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Tuesday, February 3, 2009

Cooking Up a Storm

Cooking Up a Storm, edited by Marcelle Bienvenu, is a compendium of the "Exchange Alley" recipe exchange column from the New Orleans Times-Picayune. The column began as a way for displaced New Orleanians, and those still in the rebuilding city, to reclaim recipes lost during Hurricane Katrina. Every recipe is preceded by a brief paragraph explaining the dish's importance, either to a specific person who requested it, or in the culinary history of the city, or as a local restaurant's most-favored menu item. The stories are as diverse and varied as the people and cultures who make up New Orleans, and more than one, I'm not ashamed to admit, made me a little weepy. I'm honestly considering cooking my way through the entire book. You know, as a selfless tribute. Because what could I possibly get out of making things like Louisiana Crab and Corn Bisque, Irma Thomas's Macaroni and Cheese, or the Palace Cafe's White Chocolate Bread Pudding?

I know, right? In any case, by mere chance I volunteered at my last Jaycee's meeting to bring the snack for the meeting this Thursday, so I'm making the first recipe in Cooking Up a Storm (not counting the cocktails--oh, yes, there's a whole section of cocktails. Sazerac, anyone?): Better than Better Cheddar. 'Better Cheddar' is evidently a New Orleans party must-have, provided by Langenstein's, an fancy grocery store that specializes in delicious prepared foods. This particular spread involves shredded smoked Gouda, shredded sharp white cheddar, scallions, walnuts, and homemade Creole mayonnaise. Heart attack on a cracker! I can't wait.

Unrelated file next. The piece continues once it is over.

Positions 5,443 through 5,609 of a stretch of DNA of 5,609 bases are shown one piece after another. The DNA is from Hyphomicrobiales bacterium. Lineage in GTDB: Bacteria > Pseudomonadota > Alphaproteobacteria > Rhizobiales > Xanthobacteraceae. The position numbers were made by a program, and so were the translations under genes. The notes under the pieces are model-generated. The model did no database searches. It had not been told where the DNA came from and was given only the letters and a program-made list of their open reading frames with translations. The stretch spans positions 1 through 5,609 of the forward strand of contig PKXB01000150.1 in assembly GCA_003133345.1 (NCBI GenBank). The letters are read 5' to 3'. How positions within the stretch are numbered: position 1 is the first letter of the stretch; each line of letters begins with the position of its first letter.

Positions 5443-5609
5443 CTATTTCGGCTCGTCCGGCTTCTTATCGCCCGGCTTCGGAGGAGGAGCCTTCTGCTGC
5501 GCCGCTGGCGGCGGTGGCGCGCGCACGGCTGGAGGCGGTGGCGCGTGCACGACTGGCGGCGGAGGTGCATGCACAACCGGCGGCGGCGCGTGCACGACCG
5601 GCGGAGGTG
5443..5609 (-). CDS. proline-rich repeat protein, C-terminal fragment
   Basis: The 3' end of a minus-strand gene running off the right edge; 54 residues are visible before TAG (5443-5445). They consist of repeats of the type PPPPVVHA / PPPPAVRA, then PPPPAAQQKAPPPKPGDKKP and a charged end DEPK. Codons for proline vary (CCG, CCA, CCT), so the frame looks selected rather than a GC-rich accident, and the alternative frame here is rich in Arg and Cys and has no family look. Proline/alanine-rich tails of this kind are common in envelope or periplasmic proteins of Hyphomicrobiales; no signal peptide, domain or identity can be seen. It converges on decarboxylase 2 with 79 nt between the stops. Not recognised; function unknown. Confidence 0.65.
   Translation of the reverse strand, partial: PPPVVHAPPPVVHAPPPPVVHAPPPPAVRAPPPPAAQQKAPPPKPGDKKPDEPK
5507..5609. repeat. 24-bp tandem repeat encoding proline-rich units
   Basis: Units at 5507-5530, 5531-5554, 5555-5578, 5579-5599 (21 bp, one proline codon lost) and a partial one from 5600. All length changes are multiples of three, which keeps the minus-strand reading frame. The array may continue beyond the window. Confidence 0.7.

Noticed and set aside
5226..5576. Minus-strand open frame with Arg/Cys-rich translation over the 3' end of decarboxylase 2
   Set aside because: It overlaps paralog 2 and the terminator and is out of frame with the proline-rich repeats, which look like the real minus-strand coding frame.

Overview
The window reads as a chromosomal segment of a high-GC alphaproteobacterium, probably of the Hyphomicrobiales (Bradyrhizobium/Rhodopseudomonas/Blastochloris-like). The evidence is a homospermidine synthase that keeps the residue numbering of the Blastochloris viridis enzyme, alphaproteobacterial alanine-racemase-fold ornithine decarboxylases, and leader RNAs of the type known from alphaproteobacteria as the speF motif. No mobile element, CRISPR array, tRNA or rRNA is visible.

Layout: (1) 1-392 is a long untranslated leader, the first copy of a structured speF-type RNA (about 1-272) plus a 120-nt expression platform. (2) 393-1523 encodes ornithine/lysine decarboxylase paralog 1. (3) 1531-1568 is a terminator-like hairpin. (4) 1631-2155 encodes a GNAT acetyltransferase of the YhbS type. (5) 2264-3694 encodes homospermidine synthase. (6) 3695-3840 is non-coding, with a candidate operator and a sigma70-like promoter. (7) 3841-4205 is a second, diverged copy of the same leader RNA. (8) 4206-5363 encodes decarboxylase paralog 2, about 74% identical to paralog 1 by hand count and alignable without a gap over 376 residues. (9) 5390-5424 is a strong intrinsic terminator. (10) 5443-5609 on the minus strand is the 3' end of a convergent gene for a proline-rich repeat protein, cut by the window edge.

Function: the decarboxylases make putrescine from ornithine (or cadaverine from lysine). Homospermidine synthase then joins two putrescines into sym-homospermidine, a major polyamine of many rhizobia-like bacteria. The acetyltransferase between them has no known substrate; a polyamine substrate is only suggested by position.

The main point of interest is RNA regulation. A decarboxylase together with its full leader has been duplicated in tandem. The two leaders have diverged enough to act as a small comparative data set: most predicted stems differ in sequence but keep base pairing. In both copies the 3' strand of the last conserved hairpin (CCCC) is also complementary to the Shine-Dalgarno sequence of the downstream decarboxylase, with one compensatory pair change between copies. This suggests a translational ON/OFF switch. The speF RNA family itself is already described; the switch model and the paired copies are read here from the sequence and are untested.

What do you think something like that would be good on? I'm thinking Ritz crackers. Or maybe a sliced baguette. Thoughts?


Mmmm yummy. I like buttery clubhouse crackers. This sounds like a wonderful book.

Normally, I'm a Triscuit girl, but in this case I think you need bread. Maybe some good Cuban or Italian. Something with some heft that can hold up to a spread like that.

Ah New Orleans...I think we're going back in a few months. It's just the best place to hang!

I need to move up to where you're at so I can get some good 'eats'! I'm a big fan of cookbooks so that sounds like a good one to get.

It all sounded great until we got to the homemade creole mayo. Anything that hints at "secret sauce" always loses me. BUT, if I were to be a secret sauce kind of girl, I would definitely suggest a buttery cracker like a ritz:)

The creole mayo is essentially homemade mayonnaise with a dash of Tabasco for spice and a pinch of paprika for smoke and color. I'm looking forward to having a batch on hand!

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